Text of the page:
Part of the DataFest Workshop Series. R and the Tidyverse are a data-first coding language that enables reproducible workflows. Attendees will learn the fundamentals of R, the Tidyverse, how to wrangle data for analysis, and practice reporting Exploratory Data Analysis (EDA) with R Markdown.
Bulding on knowledge from earlier Rfun workshops, useRs will be introduced to web crawling and HTML parsing. In this introductory web scraping workshop, attendees will use the rvest package to deconstruct a target site into structured data by combining limited knowledge of HTML specifications with a very limited appreciation of the HTTP protocol along with basic Tidyverse-style iteration.
This workshop will explore the many different ethical issues that can arise with data management and sharing and strategies to address those issues to ensure that goals set by publishers and funders around reproducibility and reuse can be met. How are researchers expected to comply with data sharing policies and practices when they do not actually own the data or ensure disclosure protection for human participants? Likewise how can researchers ethically collect, handle, and share data from certain communities, such as Indeginous People?
Bulding on earlier Rfun workshops, exploit your knowledge of familir Tidyveres syntax to query remote databases via RStudio. Attendees will be introduced to the dBplyr package as an alternative to SQL database querying. Following a review of dplyr and an overview of Google BigQuery public datasets, attendees will practice querrying Google BigQuery public data.
Tableau is a software package that is increasingly popular for creating striking visualizations, such as charts and graphs, from tabular data. It also has an increasing number of capabilities to create maps. Source data can include native geospatial files (such as shapefiles or GeoJSON files), but also tabular data (such as CSV or Excel files) that include locational values, such as place names or coordinate data. This workshop will cover how to create maps in Tableau and on ways to manipulate the data and to effectively symbolize it on a map.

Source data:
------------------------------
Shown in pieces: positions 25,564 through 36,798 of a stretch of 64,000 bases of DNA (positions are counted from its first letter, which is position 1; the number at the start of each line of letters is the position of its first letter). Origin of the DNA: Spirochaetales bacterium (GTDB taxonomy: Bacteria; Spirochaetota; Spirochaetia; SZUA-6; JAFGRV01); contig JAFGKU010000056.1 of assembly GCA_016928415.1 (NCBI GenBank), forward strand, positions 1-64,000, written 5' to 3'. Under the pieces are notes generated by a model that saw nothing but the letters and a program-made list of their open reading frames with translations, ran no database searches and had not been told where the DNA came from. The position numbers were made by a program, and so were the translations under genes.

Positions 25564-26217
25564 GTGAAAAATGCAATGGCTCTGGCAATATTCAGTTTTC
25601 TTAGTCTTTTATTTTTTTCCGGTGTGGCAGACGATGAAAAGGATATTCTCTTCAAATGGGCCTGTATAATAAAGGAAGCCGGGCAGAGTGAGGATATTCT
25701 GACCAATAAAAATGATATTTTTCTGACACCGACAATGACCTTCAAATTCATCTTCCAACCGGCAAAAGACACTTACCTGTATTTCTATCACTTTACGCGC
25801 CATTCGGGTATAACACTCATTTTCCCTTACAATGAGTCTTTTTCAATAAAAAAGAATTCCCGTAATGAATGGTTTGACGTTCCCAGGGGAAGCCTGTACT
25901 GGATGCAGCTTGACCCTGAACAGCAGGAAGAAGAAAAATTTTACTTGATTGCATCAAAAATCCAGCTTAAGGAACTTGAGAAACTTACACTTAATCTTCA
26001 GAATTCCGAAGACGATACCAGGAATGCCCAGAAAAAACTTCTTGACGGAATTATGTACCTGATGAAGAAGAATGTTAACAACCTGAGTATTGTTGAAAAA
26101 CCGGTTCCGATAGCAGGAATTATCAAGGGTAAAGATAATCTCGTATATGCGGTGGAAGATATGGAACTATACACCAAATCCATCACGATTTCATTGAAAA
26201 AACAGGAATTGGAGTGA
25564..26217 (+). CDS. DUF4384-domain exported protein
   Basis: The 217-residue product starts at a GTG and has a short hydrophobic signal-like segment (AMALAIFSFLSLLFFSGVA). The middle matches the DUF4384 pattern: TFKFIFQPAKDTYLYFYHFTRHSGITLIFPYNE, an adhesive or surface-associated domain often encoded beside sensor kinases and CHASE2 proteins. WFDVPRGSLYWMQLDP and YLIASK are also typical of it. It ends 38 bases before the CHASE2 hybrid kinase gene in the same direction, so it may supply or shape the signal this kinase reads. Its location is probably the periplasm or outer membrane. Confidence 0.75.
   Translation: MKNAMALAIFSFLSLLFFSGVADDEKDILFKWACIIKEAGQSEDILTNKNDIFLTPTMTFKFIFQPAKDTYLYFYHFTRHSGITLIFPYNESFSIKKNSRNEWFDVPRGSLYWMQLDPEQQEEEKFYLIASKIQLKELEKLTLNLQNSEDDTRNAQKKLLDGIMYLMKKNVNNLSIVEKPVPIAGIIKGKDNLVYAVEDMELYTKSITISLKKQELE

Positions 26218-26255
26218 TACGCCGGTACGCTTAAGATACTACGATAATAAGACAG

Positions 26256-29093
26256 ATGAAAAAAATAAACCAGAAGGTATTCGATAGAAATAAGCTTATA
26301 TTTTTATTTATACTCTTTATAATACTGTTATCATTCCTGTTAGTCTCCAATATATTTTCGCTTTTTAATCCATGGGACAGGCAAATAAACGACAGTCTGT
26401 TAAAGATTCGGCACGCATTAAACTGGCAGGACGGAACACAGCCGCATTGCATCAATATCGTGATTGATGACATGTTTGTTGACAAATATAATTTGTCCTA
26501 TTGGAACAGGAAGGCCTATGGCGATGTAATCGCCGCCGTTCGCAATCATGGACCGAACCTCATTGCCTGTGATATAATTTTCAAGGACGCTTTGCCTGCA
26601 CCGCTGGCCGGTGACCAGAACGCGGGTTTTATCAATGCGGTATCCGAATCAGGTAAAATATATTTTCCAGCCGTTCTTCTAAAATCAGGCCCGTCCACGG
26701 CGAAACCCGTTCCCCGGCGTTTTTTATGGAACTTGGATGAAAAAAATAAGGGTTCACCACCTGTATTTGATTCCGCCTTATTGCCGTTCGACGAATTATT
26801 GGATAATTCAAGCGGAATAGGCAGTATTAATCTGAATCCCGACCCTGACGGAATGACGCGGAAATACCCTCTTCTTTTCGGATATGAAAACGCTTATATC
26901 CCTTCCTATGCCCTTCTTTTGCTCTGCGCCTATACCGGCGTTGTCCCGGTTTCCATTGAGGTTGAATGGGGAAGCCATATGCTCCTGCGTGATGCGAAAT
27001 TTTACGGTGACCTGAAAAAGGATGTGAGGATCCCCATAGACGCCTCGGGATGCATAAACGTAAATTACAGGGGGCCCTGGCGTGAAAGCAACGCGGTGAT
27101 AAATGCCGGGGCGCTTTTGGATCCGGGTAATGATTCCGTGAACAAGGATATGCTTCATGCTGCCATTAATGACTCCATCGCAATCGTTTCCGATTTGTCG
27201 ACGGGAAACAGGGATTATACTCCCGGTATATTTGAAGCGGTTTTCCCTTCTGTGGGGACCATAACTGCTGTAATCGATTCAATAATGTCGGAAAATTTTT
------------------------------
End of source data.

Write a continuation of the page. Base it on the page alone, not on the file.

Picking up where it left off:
Poster sessions are an incredible opportunity to share our work with a broader audience, get feedback, and network with our peers, as well as potential employers, funders and collaborators. Our careers often depend on performing well in these exciting and often chaotic venues, but few of us are trained in graphic design and visual storytelling! In this talk, I will present some principles for creating an effective academic poster, and introduce you to a group critique process that should help you tell your story more clearly and stand out from the crowd.
The importance of reproducibility, replication, and transparency in the research endeavor is increasingly discussed in academia. This workshop will introduce foundational strategies that can increase the reproducibility of your work and present a potential end-to-end reproducible workflow using a suite of tools, including git, RStudio, Binder, and Zenodo. Configuration for the hands-on portion of the workshop will be sent to participants one week before the workshop.
The R language has became a popular option for working with geospatial data. Compared to traditional GIS software, the code-driven approach of R can be more reproducible and efficient. This workshop give participants the skills to perform geospatial workflows entirely within R. We will discuss how different types of geospatial data work in R, walk through examples of data operations, and explore common analysis methods for geospatial data.
While Adobe Illustrator is my preferred software for producing diagrams, PowerPoint is quite full-featured and a great option for those who don't have access to Illustrator. Plus, any skills you gain drawing diagrams will help you create better presentation slides! In this workshop I'll cover basic shape creation and manipulation in Microsoft PowerPoint, including ways to make your own icons with shape combinations.
This workshop will introduce data management practices for researchers to consider and apply throughout the research lifecycle. Good data management practices pertaining to planning, organization, documentation, storage and backup, sharing, citation, and preservation will be presented using examples that span disciplines. The second hour of this workshop will offer a mini "tour" of research data management tools including GitHub, LabArchives, OSF, and Tropy and provide a framework for considering how to assess data management tools for future adoption.